Pretty much everything you do with other people requires influence. Nobody HAS to do what you want them to do. Even if you are the CEO of the whole organization, your ability to persuade others to embrace and follow your vision will make the difference between success and failure. Positional power only gets you so far – right up to about compliance. Reaching commitment and ownership requires influence, even at the top. And most of us aren’t the CEO. Which means that we have even less power and authority to get people to do what we need them to do.
Influence isn’t some Jedi mind control trick. It’s about getting your idea or proposal a fair hearing; it’s about being a trusted advisor; it’s about having credibility. Influence is the ability to positively affect the beliefs, attitudes or behavior of the person with whom you’re working. Some people are able to influence naturally. They seem to have an innate ability to build relationships and gain commitment. Others of us have to work at it. But it is a skill – like playing pool, skiing, or even dancing. You can learn how to improve your influence.
But beyond the actual skill set of influencing, there is a self-generated roadblock that prevents many of us from acquiring the influence that we’d like: Our Mindset about influencing.
What you get on the outside – your behaviors – is a function of what you start with on the inside – your mindset. Your beliefs and attitudes about influencing will have a dramatic impact on how – and maybe if – you engage wholeheartedly in the process of influence. What’s your take on influencing? Which of these statements best reflects how you look at the process?
• Influencing is about hidden agendas and manipulation; it’s disingenuous and false
• Influencing is about kissing up
• Influencing is irrelevant; Merit is what matters
• Influencing is important, but it’s not really my job; It’s not how I want to spend my time
• Influencing is how most things get done; I work at it
If you see influencing as an inherently negative process built on flattery or deception how much of your time and energy are you likely to devote to it? Not much, right? It’s going to be difficult (understatement) to improve your organizational influence if you don’t work at it.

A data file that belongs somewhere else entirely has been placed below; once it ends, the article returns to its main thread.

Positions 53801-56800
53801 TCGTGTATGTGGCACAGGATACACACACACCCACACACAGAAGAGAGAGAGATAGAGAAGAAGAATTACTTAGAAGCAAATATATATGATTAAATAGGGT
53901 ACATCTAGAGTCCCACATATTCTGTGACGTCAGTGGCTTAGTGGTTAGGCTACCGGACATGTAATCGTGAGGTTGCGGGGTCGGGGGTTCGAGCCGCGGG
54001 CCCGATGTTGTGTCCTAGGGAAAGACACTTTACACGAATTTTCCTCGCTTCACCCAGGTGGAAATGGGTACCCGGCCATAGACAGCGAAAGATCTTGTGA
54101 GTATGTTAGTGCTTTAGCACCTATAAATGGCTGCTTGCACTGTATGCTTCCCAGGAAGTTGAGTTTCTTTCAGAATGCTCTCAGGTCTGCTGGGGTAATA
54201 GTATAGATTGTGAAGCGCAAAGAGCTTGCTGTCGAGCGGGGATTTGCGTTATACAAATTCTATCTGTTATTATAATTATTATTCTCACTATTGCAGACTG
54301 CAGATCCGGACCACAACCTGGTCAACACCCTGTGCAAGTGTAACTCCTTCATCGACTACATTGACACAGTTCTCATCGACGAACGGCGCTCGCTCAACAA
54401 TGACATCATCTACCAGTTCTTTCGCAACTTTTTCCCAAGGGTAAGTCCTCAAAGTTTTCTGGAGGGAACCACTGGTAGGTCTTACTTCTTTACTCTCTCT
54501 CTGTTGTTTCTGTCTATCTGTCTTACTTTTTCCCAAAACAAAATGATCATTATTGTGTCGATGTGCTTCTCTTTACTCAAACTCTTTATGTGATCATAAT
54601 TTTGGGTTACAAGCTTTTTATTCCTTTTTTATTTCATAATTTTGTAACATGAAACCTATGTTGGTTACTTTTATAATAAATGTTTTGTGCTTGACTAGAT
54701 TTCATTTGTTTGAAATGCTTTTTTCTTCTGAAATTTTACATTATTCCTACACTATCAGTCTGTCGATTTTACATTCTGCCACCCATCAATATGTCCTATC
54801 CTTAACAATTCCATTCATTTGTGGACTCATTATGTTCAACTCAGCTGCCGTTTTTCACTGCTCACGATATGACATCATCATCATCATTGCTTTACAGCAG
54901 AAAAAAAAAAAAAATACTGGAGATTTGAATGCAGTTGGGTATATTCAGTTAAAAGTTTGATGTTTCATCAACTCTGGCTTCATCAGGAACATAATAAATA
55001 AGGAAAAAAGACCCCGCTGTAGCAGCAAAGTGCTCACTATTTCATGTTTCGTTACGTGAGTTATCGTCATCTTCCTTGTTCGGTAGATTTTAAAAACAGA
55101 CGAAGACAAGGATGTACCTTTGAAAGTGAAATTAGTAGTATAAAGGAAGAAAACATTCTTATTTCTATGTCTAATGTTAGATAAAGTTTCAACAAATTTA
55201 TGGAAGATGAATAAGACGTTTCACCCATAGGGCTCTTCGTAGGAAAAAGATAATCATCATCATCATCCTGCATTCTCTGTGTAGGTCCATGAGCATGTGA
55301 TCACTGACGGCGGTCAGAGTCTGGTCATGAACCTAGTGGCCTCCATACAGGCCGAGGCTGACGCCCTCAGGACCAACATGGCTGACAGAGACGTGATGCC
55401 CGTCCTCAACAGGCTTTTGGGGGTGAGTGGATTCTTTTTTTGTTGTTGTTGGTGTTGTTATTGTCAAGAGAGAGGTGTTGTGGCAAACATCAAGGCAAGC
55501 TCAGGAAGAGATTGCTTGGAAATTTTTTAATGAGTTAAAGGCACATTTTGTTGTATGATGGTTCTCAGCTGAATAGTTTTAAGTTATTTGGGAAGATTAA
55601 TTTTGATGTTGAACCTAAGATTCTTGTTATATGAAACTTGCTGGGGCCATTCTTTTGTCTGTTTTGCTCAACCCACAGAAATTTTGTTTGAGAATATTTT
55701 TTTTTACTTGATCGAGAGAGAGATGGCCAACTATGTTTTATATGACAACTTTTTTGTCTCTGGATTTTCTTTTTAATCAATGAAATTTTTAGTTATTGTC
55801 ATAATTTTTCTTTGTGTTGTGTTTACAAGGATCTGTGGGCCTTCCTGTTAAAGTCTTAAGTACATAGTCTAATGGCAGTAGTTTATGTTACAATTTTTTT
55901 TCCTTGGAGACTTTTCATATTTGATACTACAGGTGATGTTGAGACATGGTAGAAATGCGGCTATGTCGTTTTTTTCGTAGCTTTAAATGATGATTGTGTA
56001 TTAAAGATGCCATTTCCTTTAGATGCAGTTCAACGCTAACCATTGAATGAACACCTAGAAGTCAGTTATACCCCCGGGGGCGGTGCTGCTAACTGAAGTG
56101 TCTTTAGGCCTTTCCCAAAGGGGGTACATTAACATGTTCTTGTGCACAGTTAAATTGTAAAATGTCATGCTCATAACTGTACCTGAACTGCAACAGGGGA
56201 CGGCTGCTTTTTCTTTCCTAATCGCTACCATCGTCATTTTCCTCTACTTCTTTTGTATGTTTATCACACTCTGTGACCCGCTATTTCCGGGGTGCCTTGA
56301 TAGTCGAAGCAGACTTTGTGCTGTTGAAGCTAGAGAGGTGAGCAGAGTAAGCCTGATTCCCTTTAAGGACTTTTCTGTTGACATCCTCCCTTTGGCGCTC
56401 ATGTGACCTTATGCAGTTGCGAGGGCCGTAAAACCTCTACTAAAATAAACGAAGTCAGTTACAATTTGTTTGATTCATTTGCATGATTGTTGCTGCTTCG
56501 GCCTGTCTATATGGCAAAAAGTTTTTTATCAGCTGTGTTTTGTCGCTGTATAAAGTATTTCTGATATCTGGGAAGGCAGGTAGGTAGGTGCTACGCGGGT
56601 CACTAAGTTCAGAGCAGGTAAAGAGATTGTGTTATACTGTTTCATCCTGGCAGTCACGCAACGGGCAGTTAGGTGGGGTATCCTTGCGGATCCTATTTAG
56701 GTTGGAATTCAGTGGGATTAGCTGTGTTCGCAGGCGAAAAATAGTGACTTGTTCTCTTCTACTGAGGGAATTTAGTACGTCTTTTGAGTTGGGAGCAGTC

If, on the other hand, you believe that influencing is an important part of your job, then you are more likely to make it a priority and work at. By working at it, you stand a much better chance of improving your influencing skills.
So let’s take a closer look at some of the implicit beliefs that may lead to Dysfunctional Mindsets that can actually get in the way of your influence success.
Influencing Is About Hidden Agendas And Manipulation
Manipulation involves trying to get another person to do something they don’t want to do through underhanded or deceptive methods. Let’s take those tactics off of the table right from the start. They are simply unacceptable in today’s work organizations. While some people do engage in them, they lead to a dead-end. Long-term influence is built on a trusting relationship. Hidden agendas and deception will use up that trust faster than Donald Trump will find someone to blame. Manipulation is a high stakes gamble that almost never pays off in the long run. And then there is the ethical side of hidden agendas and manipulation. Most normal, emotionally healthy people have a moral compass that will let them know what is, and isn’t ethical. The key is to listen to that compass.
Influencing Is About Kissing Up
There’s no denying that most of us like to hear how great we are. It’s recognition of our efforts. It makes us feel good about ourselves. Making a point of recognizing another person’s contributions and ideas is actually a good thing. According to the research it doesn’t happen enough in most work organizations. It’s not kissing up if it’s true. Recognizing good ideas and accomplishments is something that you should be doing regularly with everybody that you work with. It lets them know that you noticed them. It can help them to see you as a positive person. It makes them feel more comfortable with you.